ADVERTISEMENT

ADVERTISEMENT

Charges: Drunken driver told victim 'you're fine,' advised witnesses not to call 911 after Rice Lake crash

A 68-year-old woman is in intensive care after being struck by a motorist who had been drinking at a nearby bar, according to court documents.

Gavel.jpg

A Superior man accused of striking a Rice Lake pedestrian while intoxicated on Tuesday allegedly told the seriously injured victim that she was "fine" and discouraged passersby from calling 911.

Several fellow motorists told deputies that they saw Kyle Byron Lindquist trying to help Virginia Berger, 68, to her feet and dragging her off the road before he fled on foot, according to a criminal complaint filed in State District Court in Duluth.

Authorities said Berger suffered a broken left and right pelvis, brain bleed, fractured scapula and a torn ACL when she was struck by a Buick Enclave driven by Lindquist shortly before 4:30 p.m. on the 5000 block of Arnold Road. She remained in intensive care as of late Thursday.

Lindquist, 33, of Superior, has a history of drunken driving offenses and was apprehended a short distance away. He was arraigned Friday on a felony charge of criminal vehicular operation and a misdemeanor count of violating a limited license.

ADVERTISEMENT

Kyle Byron Lindquist.jpg
Kyle Byron Lindquist

According to the complaint:

A witness told St. Louis County sheriff's deputies that he was driving south on Arnold Road when he came upon vehicle parts scattered in the roadway. He also saw a scarf in the road, along with the Buick crashed into the ditch.

The motorist told authorities he then saw a bald man standing in the road near an elderly woman, attempting to assist her to her feet. He said he heard the man tell the victim "you're fine" and 'you're OK," but the bloodied woman was unable to stand.

Another driver told police she came upon the crash scene and recognized Berger as a woman who lives in her neighborhood and walks daily. She said she saw the victim lying in the middle of the road before the suspect emerged from the ditch and picked her up.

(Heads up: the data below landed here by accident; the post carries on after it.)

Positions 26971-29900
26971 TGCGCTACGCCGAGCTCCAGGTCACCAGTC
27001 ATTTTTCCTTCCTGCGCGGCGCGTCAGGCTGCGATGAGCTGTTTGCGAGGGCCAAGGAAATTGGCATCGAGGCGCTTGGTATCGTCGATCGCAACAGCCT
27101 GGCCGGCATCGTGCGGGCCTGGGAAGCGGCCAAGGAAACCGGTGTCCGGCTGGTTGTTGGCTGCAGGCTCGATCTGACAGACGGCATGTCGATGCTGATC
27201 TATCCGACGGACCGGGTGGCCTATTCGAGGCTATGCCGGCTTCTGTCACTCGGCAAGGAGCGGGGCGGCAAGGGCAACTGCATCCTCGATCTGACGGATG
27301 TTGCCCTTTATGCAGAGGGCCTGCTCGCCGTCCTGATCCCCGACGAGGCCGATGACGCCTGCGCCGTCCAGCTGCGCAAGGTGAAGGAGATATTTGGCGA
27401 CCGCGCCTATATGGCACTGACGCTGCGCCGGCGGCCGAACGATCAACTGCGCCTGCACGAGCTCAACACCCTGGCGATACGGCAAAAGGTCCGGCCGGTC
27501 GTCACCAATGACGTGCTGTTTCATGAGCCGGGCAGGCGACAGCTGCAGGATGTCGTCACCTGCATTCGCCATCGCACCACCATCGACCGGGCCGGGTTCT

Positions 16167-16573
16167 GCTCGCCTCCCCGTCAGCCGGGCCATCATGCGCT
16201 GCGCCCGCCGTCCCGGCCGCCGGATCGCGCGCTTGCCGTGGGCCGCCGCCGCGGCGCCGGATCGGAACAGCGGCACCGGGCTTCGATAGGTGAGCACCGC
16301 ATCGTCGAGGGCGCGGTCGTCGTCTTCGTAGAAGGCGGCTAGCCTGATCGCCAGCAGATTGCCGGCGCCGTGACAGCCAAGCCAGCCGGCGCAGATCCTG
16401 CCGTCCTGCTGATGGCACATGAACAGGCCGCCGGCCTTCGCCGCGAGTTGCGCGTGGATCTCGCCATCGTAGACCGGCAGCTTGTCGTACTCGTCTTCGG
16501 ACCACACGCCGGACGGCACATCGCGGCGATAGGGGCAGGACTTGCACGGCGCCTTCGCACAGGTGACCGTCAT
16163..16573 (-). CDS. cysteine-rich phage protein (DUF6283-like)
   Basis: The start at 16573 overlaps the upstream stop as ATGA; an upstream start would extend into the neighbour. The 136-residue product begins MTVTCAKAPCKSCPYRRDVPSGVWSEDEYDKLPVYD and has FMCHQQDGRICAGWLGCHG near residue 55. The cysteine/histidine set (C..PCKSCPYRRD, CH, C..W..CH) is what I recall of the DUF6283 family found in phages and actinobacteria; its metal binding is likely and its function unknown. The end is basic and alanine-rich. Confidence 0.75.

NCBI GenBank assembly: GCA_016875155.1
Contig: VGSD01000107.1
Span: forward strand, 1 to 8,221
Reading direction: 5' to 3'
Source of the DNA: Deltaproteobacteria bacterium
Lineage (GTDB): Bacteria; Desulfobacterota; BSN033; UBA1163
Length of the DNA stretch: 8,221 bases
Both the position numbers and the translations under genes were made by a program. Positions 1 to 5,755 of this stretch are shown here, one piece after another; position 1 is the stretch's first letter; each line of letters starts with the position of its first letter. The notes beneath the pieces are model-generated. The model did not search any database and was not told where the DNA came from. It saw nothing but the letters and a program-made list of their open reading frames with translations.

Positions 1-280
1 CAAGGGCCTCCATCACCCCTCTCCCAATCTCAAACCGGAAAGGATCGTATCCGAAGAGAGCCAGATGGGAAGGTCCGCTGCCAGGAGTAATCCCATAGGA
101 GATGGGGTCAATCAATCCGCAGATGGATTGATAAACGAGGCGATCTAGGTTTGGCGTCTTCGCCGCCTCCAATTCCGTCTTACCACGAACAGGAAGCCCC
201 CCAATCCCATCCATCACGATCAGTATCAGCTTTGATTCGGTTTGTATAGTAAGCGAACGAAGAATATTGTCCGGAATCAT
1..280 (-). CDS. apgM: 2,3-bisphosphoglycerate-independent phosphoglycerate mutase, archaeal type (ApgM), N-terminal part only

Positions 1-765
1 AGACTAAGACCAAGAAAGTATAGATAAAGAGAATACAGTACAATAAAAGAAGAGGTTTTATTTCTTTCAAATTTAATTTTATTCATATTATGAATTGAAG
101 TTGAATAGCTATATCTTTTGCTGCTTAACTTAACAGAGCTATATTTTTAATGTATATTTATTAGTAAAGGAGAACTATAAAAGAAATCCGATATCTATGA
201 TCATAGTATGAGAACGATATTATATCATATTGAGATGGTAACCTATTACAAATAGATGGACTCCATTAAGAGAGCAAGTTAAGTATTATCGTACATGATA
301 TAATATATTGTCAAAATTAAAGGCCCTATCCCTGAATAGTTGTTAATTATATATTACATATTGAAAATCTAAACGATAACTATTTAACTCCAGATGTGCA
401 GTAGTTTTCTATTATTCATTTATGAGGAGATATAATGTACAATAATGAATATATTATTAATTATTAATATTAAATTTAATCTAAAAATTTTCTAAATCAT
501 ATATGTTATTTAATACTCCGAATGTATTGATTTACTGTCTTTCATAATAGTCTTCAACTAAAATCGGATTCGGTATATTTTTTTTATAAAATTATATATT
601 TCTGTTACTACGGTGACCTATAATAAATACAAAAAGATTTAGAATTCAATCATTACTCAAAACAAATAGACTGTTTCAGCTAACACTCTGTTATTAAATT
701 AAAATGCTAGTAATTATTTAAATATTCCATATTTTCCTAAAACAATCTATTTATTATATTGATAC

The woman told police Lindquist was "flopping" her around and that she yelled for him to put her down. The suspect allegedly responded, "You don't need to call 911. Just leave us alone; she's fine."

Other passersby also stopped and one convinced Lindquist to put Berger down. He then fled on foot toward Martin Road.

Two deputies gave pursuit down a snowmobile trail and arrested Lindquist, noting he smelled of alcohol, was unsteady on his feet and had bloodshot, watery eyes. A blood sample was taken pursuant to a search warrant; results were still pending.

ADVERTISEMENT

Investigators said they learned Lindquist had been at nearby Billy's Bar from 2-3:30 p.m., drinking three beers and two shots of bourbon.

Lindquist's driver's license is limited and subject to cancellation upon any consumption of alcohol. He is also prohibited from driving any vehicle without an ignition interlock device.

He was previously convicted of impaired driving in 2005 and 2009 and has several convictions for controlled substance crimes. He is currently on federal parole after receiving a nine-year prison term for possession with intent to distribute more than 500 grams of methamphetamine in 2013.

St. Louis County prosecutor Michael Hagley said Lindquist has been cited for three violations of the interlock requirement since last May, calling him a "significant risk to public safety."

"The fact the defendant has had recent violations of the ignition interlock restrictions, intentionally operated a vehicle without ignition interlock on the day in question and violated his parole conditions by consuming alcohol is indicative of a blatant disregard for the authority of the courts and the laws of the state of Minnesota," Hagley told the court.

Judge David Johnson set bail at $100,000, granting Hagley's request to deny any supervised release.

Lindquist is scheduled to be back in court March 23.

Tom Olsen has covered crime and courts for the Duluth News Tribune since 2013. He is a graduate of the University of Minnesota Duluth and a lifelong resident of the city. Readers can contact Olsen at 218-723-5333 or tolsen@duluthnews.com.
What To Read Next
The system crashed earlier this month, grounding flights across the U.S.